GAM Permissions can be grouped in hierarchies to ease their management.
Also, permissions can be defined using a hierarchical structure to make their maintenance easier.
In this hierarchy, there are children and parent permissions (it's a tree structure); as children inherit the behavior from their parent, any change in the parent is reflected in the children.
Any permission (Automatic Permissions generated by GeneXus as well as Permissions Created by the User) can have children.
Permissions exist within the scope of applications, so that's where Permission hierarchies are going to be defined.
To define a child for a permission, do the following:
- Execute the GAM Backend
- Go to WW Applications
- Edit the Permissions of the Application
- Find in the list the Permission that will be the "parent" Permission, and click on the icon shown in the figure below to define its children:
Next, click on the "Add Children" button and select the permissions that will be children of the parent permission.
In this case, the children Permissions are: novels_Execute, novels_Updates, novels_Insert.
Note that the Default Permission Access Type of the children will be the same as that of the parent. So, if you specify that the parent has "Restricted" Default Access Type, the same will apply for the children.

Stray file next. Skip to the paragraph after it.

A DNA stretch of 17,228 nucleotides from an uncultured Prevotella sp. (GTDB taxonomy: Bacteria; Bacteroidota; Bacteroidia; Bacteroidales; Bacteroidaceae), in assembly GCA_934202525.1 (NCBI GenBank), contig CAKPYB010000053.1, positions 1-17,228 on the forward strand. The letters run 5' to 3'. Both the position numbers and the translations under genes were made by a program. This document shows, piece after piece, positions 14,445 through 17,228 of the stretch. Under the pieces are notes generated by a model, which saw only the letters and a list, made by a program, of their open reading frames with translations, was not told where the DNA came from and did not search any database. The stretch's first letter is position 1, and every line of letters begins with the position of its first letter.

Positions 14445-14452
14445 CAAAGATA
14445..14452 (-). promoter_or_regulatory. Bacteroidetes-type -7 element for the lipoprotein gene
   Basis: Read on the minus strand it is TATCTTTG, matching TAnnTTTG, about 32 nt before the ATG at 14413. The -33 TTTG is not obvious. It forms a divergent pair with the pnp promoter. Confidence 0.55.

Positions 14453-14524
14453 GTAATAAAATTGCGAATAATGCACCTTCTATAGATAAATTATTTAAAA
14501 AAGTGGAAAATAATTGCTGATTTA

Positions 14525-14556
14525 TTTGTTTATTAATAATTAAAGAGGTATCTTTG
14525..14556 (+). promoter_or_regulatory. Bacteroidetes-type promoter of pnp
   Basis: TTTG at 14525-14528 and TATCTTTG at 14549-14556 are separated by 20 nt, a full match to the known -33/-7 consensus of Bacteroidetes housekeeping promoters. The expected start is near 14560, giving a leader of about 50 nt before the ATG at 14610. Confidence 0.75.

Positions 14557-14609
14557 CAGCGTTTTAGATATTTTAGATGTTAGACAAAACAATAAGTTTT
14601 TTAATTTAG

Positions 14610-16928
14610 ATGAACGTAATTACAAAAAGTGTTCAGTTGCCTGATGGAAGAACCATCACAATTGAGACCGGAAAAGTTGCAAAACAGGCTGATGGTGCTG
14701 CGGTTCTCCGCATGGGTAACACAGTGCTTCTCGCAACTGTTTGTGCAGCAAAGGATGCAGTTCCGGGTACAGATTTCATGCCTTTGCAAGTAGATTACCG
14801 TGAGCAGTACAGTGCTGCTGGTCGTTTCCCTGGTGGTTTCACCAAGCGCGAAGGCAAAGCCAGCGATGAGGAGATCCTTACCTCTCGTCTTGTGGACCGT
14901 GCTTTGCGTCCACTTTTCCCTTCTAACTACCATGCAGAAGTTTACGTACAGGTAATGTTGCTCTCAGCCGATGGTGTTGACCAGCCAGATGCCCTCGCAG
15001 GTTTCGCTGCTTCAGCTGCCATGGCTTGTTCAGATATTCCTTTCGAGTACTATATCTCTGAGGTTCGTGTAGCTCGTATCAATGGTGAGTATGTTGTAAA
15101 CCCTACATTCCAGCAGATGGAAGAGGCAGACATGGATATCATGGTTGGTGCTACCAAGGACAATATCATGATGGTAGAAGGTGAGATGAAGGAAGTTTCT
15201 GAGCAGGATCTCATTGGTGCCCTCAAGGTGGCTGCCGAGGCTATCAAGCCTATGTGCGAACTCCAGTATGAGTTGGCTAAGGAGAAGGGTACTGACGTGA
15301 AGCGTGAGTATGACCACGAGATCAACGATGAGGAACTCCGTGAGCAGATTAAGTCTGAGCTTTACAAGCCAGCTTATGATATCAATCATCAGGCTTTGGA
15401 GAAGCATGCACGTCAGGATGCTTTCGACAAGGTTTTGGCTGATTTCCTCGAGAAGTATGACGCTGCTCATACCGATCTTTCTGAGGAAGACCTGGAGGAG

When a "parent" permission is associated with a Role all the children permissions of this "parent" are expanded in the list of permissions of the Role.
In the following example, suppose you add the permission "novels_fullcontrol" to a "parent" permission:
Note that "novels_fullcontrol" is, in turn, a parent permission that has novels_Execute, novels_Update, novels_Insert, as seen in the following figure:
When you add the "parent" permission to a Role, you see all the "children" permissions expanded in the Role. For example, after associating the "parent" permission to "RoleSample", the permissions of the Role are as follows:
In the Role, you can change the Permission Access Type.
If you change the Access Type of the "parent", their children take the changes, unless the inheritance has been lost.
The following figure shows how a change in the Access Type of "parent" permission impacts in its children.
Inheritance is lost if the Access Type of a child is changed, or if the "Inherited" check box is changed.
For example, in the case above, if you change the Access Type of "novels_insert", this permission loses inheritance from its parent, and it's reflected in the "Inherited" check box.
Losing inheritance means that changes in the Access Type of the parent will not be reflected in the child.
Note: The real value of grouping permissions lies in the inheritance, so that the maintenance of several permissions is reduced to the maintenance of only one permission (the permission which "groups" the others). In fact, at execution time, the code checks for the children permissions, not the parent one, which is only a fictitious permission used to group the others.
Suppose you have the following GeneXus code:
Event "Generate Payments"
In this case, the permissions for executing ProcA, ProcB, and ProcC can be grouped in only one permission, so that the management of all these permissions is reduced to managing only one permission.
GAM - Full Control Permissions and inheritance